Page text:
Christianity, is a monotheistic, deontological, grass-roots, Jewish sectarian movement that focuses upon the life, teachings, and mission of Jesus of Nazareth (also known as Jesus the Christ). It began in Jerusalem in Judea in the 1st century. Christians are monotheistic, i.e., they believe there’s only one God, and he created the heavens and the earth. This divine Godhead consists of three parts: the father (God himself), the son (Jesus Christ) and the Holy Spirit.

The Holy Bible includes important scriptures that outline Jesus’s teachings, the lives and teachings of major prophets and disciples, and offer instructions for how Christians should live. Both Christians and Jews follow the Old Testament of the Bible, but Christians also embrace the New Testament.


Muhammad was born in the year 570 in the town of Mecca, a mountain town in the high desert plateau of western Arabia. Quaran is the Islamic sacred book, believed to be the word of God as dictated to Muhammad by the archangel Gabriel and written down in Arabic. Muslims believe that the Quran was orally revealed by God to the final prophetMuhammad, through the archangel Gabriel incrementally over a period of some 23 years, beginning in the month of Ramadan, when Muhammad was 40; and concluding in 632, the year of his death. Muslims regard the Quran as Muhammad’s most important miracle; a proof of his prophethood and the culmination of a series of divine messages starting with those revealed to Adam, including the Tawrah (Torah), the Zabur (“Psalms“) and the Injil (“Gospel”) It touches upon all aspects of human existence, including matters of doctrine, social organization, and legislation. It could be said as a law which is mixed up with religious preaching.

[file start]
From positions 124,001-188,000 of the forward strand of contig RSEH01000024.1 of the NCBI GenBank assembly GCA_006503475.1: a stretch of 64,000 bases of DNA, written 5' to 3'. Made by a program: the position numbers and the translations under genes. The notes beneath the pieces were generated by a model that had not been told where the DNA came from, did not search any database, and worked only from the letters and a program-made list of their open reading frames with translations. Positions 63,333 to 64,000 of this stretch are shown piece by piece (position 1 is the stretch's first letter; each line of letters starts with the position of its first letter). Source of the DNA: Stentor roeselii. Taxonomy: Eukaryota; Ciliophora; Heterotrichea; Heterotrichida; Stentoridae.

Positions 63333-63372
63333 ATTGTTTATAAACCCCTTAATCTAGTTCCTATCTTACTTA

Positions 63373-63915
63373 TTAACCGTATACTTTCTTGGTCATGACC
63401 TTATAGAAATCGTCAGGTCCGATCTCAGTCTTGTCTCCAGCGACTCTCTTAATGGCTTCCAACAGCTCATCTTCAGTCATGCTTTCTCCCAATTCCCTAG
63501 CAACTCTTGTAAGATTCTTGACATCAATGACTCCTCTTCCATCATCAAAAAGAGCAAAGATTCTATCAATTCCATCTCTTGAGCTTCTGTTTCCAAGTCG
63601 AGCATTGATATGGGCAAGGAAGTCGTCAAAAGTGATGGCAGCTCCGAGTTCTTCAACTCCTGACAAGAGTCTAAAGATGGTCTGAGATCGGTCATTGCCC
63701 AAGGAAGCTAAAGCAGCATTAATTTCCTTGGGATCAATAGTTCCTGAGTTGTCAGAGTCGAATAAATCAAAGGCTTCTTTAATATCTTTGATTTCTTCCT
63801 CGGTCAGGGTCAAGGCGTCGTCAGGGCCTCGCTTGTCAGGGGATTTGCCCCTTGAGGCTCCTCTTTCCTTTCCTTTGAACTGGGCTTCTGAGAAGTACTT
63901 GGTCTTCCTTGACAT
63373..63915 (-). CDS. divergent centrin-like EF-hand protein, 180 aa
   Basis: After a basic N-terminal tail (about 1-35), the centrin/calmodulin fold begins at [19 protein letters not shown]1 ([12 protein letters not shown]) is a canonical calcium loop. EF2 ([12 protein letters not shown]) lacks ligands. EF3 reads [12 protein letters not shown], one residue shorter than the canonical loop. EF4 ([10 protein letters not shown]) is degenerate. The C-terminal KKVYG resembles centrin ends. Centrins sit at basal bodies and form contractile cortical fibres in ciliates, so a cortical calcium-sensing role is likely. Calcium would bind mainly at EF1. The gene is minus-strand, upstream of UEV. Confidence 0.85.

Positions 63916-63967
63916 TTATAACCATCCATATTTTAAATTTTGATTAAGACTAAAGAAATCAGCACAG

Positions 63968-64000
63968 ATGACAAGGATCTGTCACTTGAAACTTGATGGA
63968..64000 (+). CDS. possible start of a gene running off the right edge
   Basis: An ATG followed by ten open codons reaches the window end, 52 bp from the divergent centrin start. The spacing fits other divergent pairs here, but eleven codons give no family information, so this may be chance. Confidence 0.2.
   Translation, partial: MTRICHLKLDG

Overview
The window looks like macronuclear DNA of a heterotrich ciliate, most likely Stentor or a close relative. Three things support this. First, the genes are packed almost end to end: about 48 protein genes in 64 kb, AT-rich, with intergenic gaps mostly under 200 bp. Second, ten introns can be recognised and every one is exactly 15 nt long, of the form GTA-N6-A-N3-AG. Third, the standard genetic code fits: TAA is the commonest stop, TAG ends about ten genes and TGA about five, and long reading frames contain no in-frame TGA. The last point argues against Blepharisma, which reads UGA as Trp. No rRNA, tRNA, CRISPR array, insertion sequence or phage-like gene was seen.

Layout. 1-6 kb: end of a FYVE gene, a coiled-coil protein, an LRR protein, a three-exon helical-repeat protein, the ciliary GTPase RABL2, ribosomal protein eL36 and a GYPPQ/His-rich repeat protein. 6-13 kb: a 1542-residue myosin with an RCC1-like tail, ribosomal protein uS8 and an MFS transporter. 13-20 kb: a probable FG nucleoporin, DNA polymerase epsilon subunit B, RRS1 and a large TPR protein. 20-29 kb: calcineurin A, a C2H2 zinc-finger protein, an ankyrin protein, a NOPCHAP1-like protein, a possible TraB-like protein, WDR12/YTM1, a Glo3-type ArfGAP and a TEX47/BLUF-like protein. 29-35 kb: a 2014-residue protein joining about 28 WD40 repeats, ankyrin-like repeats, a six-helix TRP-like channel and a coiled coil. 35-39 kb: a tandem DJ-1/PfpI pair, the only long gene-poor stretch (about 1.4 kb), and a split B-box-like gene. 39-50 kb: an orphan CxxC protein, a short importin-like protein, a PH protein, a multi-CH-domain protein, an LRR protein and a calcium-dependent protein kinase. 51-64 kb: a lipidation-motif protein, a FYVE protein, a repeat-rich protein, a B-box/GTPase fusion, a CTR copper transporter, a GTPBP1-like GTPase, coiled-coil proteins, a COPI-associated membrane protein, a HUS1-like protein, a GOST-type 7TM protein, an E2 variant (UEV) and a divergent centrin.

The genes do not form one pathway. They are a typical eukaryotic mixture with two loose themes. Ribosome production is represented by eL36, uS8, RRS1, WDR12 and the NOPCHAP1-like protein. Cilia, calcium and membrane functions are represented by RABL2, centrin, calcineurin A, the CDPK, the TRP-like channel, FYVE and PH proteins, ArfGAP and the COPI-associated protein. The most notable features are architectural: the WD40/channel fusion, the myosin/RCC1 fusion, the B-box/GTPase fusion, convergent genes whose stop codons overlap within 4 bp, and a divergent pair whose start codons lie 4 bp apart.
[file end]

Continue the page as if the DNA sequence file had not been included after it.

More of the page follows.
Abrahamic religions were sent down to liberate human minds and render them enlightened and mature through the divine light. Religion is not meant to be in contrast to reason and truth. Rather, it is meant to be in harmony with reason and help develop and illuminate it.

Islamic philosophy in broadest sense means the world view of Islam, as derived from the Islamic texts concerning the creation of the universe and the will of the Creator. In another sense it refers to any of the schools of thought that flourished under the Islamic empire or in the shadow of the Arab-Islamic culture and Islamic civilization. 

Uniform Features of Religions 

I referred to above the main religions followed by the people in the present World except Buddhism. There are 535 million of people who follow and practice Buddhism all around the World and it represents about 8% of World population. Now the question is whether Buddhism has the main and significant features that is required to become a religion. As far as significant features are concerned, in a religion;

1) there must be the God or gods, 

2) devotees/followers must have faith on him/them, at times on his/theirs messenger/s, 

3) devotees/followers are bound over to follow him/them.